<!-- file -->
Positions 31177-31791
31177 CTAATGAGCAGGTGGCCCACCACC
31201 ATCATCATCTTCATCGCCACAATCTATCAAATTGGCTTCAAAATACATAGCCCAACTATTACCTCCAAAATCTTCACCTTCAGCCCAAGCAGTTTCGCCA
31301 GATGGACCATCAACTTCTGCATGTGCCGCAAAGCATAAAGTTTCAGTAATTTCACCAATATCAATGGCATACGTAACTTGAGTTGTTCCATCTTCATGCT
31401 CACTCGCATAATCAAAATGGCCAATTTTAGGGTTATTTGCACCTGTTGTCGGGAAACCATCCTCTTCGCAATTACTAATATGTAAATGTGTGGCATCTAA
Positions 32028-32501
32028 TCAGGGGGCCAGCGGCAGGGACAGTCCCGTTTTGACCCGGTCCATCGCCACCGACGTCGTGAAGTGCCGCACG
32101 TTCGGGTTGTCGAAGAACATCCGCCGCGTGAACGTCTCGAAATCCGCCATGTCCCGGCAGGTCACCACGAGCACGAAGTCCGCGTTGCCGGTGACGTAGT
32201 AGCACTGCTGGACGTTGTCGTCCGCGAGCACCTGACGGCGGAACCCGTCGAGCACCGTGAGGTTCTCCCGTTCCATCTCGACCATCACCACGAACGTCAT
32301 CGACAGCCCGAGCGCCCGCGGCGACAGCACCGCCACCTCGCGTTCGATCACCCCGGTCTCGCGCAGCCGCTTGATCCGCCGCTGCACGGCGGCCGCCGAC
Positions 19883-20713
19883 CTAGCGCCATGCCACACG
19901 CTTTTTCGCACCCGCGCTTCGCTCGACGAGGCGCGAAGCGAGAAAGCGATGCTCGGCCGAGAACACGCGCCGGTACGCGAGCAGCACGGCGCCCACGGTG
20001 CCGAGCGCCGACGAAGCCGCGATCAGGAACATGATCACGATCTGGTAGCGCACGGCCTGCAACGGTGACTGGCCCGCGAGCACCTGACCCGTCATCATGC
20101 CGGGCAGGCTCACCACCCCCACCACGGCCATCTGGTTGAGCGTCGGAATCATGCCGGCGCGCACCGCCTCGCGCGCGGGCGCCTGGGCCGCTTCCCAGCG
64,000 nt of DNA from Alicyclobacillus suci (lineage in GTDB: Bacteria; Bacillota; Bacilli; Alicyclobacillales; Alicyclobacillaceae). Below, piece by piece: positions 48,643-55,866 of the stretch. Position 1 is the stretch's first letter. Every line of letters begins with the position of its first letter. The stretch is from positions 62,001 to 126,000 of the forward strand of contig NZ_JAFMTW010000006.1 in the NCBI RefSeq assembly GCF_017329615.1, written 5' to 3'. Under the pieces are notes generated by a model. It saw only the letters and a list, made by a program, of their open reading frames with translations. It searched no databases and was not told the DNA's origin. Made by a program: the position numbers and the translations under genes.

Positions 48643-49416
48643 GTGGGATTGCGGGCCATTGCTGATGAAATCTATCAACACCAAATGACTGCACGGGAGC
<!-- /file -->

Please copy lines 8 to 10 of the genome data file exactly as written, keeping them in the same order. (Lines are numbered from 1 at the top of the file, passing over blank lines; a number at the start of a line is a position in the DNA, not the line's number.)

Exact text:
32101 TTCGGGTTGTCGAAGAACATCCGCCGCGTGAACGTCTCGAAATCCGCCATGTCCCGGCAGGTCACCACGAGCACGAAGTCCGCGTTGCCGGTGACGTAGT
32201 AGCACTGCTGGACGTTGTCGTCCGCGAGCACCTGACGGCGGAACCCGTCGAGCACCGTGAGGTTCTCCCGTTCCATCTCGACCATCACCACGAACGTCAT
32301 CGACAGCCCGAGCGCCCGCGGCGACAGCACCGCCACCTCGCGTTCGATCACCCCGGTCTCGCGCAGCCGCTTGATCCGCCGCTGCACGGCGGCCGCCGAC